European Jazz Conference 2021, titled Shapes of Jazz to Come, took place from 15 to 19 September in Telliskivi Creative City in Tallinn. The conference brought to Estonia more than 250 delegates from 34 countries and presented a music programme of 20 Estonian jazz groups. Estonian artists received 30 performance invitations and the organising quality of the event was highly applauded by the participants. Watch a summary video of the conference here.
European Jazz Conference welcomed in Estonia more than 250 important organisers of jazz music concerts and festivals, journalists and representatives of agencies and record companies from 34 countries. It was one of the largest and most important music industry events in Estonia this year, participated by more than 200 foreign delegates. Also represented were world-famous jazz magazines and platforms such as Downbeat, All About Jazz, JazzTimes, JazzThetik, etc., outstanding jazz festivals including Enjoy Jazz, JazzFest Berlin, MaiJazz, Punkt Festival, Cheltenham Jazz Festival, Tampere Jazz Happening, etc., as well as jazz clubs such as Victoria Jazz Club, Fasching, Ronnie Scotts’ Jazz Club among others. Also as part of the European Jazz Conference the annual meeting of the Europe Jazz Network was held on 16 September.
Estonian jazz musicians were introduced to the conference guests in a versatile music programme put together by an international jury. Performers included Maria Faust, Kadri Voorand in duo with Mihkel Mälgand, Kristjan Randalu, Estonian Voices, The Free Musketeers, Sooäär–Yaralyan–Ounaskari, Joel Remmel Trio & Aleksander Paal, Peedu Kass Momentum, Tormis Quartet, UMA, Ramuel Tafenau Quintet, Karja–Renard–Wandinger, Susanna Aleksandra Quartet, Tanel Ruben Quintet feat. Kadri Voorand & Kristjan Randalu, Rita Ray, Lexsoul Dancemachine, Tobias Tammearu Trio, Argo Vals, ImproVoc and Titoks. On average, the musicians performing at the conference received two invitations to perform; the largest number of performance offers to one artist was 12, three of which are already scheduled to take place.
The conference was attended by more than 20 foreign journalists who have so far published more than 15 articles in international media, praising our musicians and music as well as the excellent organisation of the event and the beauty of Tallinn. Such an unprecedented media coverage was probably contributed by the fact that at the same time with the major event of the jazz organisers, the annual meeting of European Jazz Media was held in Tallinn.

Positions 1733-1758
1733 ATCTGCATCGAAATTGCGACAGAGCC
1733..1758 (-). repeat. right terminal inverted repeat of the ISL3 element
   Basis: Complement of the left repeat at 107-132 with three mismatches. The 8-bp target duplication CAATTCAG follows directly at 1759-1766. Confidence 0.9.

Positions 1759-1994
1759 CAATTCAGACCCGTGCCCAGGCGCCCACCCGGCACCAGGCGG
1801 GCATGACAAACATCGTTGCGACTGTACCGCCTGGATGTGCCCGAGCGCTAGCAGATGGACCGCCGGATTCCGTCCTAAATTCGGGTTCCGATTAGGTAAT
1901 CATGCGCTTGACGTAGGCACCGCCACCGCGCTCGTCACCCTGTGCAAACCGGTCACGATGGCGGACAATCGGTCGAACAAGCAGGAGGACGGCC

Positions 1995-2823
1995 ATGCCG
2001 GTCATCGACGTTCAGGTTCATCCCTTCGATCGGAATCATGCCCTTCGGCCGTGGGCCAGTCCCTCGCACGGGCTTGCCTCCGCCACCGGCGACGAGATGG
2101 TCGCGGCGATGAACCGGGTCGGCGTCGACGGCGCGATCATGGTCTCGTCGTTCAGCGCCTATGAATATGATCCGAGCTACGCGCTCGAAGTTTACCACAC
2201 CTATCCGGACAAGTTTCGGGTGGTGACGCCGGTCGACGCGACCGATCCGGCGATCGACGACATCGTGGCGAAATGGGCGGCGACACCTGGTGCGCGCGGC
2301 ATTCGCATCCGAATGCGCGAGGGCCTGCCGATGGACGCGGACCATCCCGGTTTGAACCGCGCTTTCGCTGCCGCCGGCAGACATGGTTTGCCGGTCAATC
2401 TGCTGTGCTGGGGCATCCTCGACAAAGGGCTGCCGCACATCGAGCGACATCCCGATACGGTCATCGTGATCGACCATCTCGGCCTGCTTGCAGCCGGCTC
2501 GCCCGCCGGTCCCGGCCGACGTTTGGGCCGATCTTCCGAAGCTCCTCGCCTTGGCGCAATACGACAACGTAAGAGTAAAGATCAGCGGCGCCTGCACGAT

Excerpts from international media:
“It was hard to miss the sense of cautious optimism that marked the first EJN conference in two years, when its membership assembled in Tallinn, Estonia, Sept. 16–20, with more than 250 delegates representing 34 nations. /…/ Naturally, the difficulties imposed by the pandemic dominated most of the conversations, but surprisingly, the consensus seemed to be that in adapting to dire circumstances often led to productive outcomes.” Peter Margasak, Downbeat
“Estonia has a huge tradition of vocal music and choirs, and the conference showcases provided evidence of how this tradition has had a strong influence on Estonian jazz. /…/ The standard of the showcases was generally high. /…/ Tallinn is a very attractive city, and the conference was extremely well organised by the Jazzkaar Festival, Jazz Estonia and the Europe Jazz Network team.” Tony Dudley-Evans, London Jazz News
A feedback survey was conducted among the participants of the European Jazz Conference, who gave close to maximum points for the organisation of the conference in Estonia. According to the European Jazz Network, the feedback for the conference organisation in Estonia was 20% better than that for the previous places. The results of the survey showed that over 64% of the participants spent four or more nights in Tallinn. More than 87% of the respondents considered returning to Tallinn for cultural and tourism purposes to be “very likely” or “likely”.
European Jazz Conference took place at Vaba Lava and Fotografiska Tallinn. The annual meeting of the Europe Jazz Network was held in the Club of Different Rooms. The concerts of the music programme took place at Vaba Lava, Fotografiska Tallinn, Philly Joe’s jazz club, the Niguliste Museum, the Club of Different Rooms and Sveta Bar. In cooperation with the Health Board, the Safe Conference Guide was created and a COVID-19 manager was active during the conference. Although it was not mandatory to wear face masks in Estonia at that time, they were still worn at the conference to minimise risks. No people contracted COVID-19 at the conference.
European Jazz Conference is an annual major jazz event run by Europe Jazz Network. Tallinn first hosted the conference ten years ago as part of the Tallinn 2011 European Capital of Culture programme. The number of approximately 100 delegates participating at the meeting in Estonia in 2011 had more than doubled this year. The title of this year’s conference referred to the album by American saxophone legend Ornette Coleman, The Shape of Jazz to Come, whose release in 1959 opened up a whole new perspective in jazz music.
Read the summary of the European Jazz Conference (in English) – https://www.europejazz.net/report/european-jazz-conference-2021-report
Watch the summary video of the European Jazz Conference – https://youtu.be/6s7N2mDppkU
European Jazz Conference was part of Tallinn’s application for the UNESCO City of Music. The conference was organised by the team of the Europe Jazz Network together with Jazz Estonia and Jazzkaar Festival. European Jazz Conference was supported by the Ministry of Culture, the City of Tallinn, Cultural Endowment of Estonia and the Creative Europe Programme of the European Union. Many thanks to everyone!